Departing ACT Brumbies chief executive Michael Thomson says he's stepping down to spend more time with his family and is confident the club is set up to cope with another major leadership change.
Thomson announced his resignation on Monday and will leave the Brumbies a year earlier than expected when he finishes his tenure on October 19.
He will be replaced by Brumbies chairman Phil Thomson, who will step into the job as the sixth chief executive change since the end of 2013.
Michael Thomson, who has led the Brumbies to back to back profits for the first time in a decade, said faster than expected off-field results triggered his decision to walk away.
He took the reins after the most turbulent off-field period in Brumbies history, which involved ugly legal battles and losing more than $3 million in three years.
But a desire to spend more time with his two sons and having rebuilt the broken relationships at the club led him to an early exit.
"This felt like the best time for me and the organisation," Thomson said.
"The other part is with a soon-to-be 11-year-old and soon-to-be 14-year-old, this is a great chance to spend a bit of time with them.
"To have an excellent replacement in Phil Thomson ... it provides a good transition and he's an excellent choice.
"I care deeply about the organisation and its continued success. This just looked like a good opportunity to hand over."
Thomson played a crucial role in ensure the Brumbies' long-term viability in Super Rugby.
The Brumbies were in danger of being axed from Super Rugby last year, but Thomson led the way and convinced Rugby Australia the club belonged in the competition.
He also turned around the Brumbies' finances. The club reported a $14,361 profit this year and will announce a $52,000 profit at the annual general meeting in December.
It will be the first time in a decade the Brumbies have managed to record a profit in back to back years and comes at a time most Australian teams are struggling to break even.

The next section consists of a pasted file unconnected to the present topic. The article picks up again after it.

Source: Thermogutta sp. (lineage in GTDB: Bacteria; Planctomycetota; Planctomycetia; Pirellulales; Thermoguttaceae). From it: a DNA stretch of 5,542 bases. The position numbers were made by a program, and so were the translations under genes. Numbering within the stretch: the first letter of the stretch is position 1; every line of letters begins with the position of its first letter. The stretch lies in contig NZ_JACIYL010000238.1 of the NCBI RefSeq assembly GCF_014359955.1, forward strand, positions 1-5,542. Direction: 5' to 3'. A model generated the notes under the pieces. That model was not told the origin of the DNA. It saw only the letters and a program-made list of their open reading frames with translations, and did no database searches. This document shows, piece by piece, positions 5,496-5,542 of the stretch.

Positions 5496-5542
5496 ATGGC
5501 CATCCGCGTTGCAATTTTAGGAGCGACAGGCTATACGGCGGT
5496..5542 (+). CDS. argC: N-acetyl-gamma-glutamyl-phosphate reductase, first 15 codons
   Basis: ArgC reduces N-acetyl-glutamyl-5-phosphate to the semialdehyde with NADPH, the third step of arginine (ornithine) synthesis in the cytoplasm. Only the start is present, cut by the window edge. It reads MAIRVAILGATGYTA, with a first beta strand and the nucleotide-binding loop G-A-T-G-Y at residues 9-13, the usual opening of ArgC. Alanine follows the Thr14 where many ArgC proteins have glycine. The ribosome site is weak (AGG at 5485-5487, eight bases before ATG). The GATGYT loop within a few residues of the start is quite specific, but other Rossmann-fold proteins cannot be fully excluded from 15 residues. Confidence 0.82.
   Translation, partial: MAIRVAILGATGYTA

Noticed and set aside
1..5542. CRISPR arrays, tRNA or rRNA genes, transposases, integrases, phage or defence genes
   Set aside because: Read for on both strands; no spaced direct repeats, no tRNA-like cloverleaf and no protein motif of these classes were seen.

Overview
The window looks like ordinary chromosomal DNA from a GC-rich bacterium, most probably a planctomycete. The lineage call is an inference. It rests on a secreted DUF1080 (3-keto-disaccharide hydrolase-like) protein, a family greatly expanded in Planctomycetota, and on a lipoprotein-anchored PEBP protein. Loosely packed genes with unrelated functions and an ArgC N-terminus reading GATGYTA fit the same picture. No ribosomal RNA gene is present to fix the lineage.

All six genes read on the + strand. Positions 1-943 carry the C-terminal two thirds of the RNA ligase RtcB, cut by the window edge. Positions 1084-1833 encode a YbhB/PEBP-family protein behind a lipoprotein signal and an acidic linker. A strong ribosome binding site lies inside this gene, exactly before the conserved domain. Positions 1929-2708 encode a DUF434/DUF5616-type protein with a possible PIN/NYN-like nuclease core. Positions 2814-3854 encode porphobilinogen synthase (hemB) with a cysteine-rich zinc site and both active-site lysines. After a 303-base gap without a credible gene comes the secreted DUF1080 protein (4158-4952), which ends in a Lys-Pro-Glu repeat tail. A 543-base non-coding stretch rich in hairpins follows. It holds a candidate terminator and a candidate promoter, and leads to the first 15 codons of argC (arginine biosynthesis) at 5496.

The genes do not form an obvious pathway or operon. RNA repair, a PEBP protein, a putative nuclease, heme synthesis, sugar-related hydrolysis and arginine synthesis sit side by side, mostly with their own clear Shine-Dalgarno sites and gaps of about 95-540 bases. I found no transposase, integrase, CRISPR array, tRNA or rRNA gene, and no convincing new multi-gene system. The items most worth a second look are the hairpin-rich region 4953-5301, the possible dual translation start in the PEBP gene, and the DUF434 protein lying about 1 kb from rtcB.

But the Brumbies still face some major challenges, including trying to lure fans back to Canberra Stadium after crowd numbers dropped to their lowest average in Super Rugby history this year.
"I think we have probably mended quite a few relationships. We've got a great relationship with the University of Canberra, we're on very sound footing with the ACT government," Thomson said.
"We've got an exciting squad and coaching team locked in, and there's been growth in rugby in our region, plus turning a profit. The launch of Super W and our reconciliation action plan ... those things are really pleasing.
"The Brumbies are a community asset and I think Canberra would be so much poorer without them.
"We need to get people coming back to the game, we need spectators through the gates and for memberships to continue growing.
"We need to grow our [sponsorship] pie and diversify some of our revenue streams. Everyone in Australian rugby would like to see clarity about [Super Rugby's] future. We need to get that sorted, and grow our participation base."
Thomson will take some time off before assessing his next move. It's understood he has already been approached about several opportunities to work in different industries in Canberra.
"The last two seasons have been ones of challenge and growth and I would hope that we are in a better position now than when I came back to the club," Thomson said.
"I have really enjoyed the journey and am sure at times I will look back and wish I was still in the role. That said, I was appointed to help stabilise Brumbies Rugby and set the platform for the future and I believe this has been achieved."
The Brumbies will face some massive challenges in the next 12 months. Coach Dan McKellar's contract expires at the end of next year and the club will have to make a decision on his long-term future during the Super Rugby season.
There are also a host of players who will be off contract, including David Pocock, Christian Lealiifano, Sam Carter, Henry Speight and Tevita Kuridrani, after the World Cup in Japan.